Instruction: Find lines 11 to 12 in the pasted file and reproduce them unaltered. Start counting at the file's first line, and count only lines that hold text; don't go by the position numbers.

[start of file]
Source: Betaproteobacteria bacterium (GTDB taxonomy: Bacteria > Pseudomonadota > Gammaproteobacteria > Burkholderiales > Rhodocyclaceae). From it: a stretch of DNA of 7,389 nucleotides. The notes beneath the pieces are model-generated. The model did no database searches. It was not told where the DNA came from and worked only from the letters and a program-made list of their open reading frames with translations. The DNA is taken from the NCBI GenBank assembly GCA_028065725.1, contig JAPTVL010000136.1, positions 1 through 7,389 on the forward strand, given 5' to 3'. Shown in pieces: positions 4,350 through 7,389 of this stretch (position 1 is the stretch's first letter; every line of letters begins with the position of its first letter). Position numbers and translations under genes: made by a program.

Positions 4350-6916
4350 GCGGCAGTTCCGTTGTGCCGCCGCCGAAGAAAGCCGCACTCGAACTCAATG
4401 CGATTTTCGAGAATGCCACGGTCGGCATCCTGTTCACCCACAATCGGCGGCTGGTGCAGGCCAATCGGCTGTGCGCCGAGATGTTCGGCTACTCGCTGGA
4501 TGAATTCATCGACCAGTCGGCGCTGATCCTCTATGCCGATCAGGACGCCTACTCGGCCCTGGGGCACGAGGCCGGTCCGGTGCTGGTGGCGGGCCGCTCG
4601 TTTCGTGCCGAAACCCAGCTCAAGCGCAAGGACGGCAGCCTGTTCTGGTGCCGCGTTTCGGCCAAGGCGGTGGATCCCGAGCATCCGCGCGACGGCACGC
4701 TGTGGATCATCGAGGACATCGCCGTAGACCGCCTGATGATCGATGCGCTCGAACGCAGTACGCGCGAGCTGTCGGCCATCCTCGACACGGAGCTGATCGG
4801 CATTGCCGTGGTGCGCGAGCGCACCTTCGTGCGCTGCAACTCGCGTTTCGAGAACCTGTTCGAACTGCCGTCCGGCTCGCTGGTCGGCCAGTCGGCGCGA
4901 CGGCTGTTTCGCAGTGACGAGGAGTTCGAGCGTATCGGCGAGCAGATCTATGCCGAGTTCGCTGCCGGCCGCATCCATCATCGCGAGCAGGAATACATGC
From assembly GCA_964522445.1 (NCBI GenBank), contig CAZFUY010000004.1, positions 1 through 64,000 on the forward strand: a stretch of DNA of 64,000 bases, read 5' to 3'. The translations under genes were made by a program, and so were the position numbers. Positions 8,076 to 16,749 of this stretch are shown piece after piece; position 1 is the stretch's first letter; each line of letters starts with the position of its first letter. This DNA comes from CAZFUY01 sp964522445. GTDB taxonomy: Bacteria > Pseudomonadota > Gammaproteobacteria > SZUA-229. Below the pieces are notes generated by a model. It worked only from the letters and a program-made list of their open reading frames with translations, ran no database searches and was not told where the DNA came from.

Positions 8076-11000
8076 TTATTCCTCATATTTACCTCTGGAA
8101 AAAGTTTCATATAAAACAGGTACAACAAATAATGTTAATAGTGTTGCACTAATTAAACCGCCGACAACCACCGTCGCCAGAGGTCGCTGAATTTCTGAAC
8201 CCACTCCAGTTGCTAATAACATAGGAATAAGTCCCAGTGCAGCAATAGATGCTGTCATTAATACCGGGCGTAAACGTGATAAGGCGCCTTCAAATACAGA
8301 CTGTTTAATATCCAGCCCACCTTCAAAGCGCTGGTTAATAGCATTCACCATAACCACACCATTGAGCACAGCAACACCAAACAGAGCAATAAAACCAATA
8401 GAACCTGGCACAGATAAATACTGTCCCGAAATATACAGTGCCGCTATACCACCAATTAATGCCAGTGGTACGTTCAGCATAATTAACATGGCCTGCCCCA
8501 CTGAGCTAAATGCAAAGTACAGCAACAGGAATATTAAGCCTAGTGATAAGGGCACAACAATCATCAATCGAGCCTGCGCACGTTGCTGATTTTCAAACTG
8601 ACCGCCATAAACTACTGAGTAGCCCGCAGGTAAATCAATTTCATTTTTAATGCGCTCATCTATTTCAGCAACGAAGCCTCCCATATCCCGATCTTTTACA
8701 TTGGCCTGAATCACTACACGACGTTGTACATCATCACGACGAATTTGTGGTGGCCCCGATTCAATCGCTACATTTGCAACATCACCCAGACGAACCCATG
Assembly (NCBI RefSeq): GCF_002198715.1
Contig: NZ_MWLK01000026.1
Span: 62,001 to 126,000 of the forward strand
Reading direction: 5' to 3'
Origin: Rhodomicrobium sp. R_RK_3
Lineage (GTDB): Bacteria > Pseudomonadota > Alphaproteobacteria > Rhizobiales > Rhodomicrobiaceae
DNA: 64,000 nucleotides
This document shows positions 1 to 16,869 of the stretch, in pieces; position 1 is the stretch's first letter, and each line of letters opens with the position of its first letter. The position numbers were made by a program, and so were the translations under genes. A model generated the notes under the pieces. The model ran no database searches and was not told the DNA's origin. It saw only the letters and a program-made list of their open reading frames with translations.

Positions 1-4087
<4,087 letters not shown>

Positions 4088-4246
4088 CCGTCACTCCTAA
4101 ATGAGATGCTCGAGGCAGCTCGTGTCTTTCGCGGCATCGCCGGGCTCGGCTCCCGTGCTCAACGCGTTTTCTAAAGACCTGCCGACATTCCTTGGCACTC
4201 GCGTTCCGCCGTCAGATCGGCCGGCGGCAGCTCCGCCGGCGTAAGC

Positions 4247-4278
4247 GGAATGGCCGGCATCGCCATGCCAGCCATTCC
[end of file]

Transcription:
Positions 8076-11000
8076 TTATTCCTCATATTTACCTCTGGAA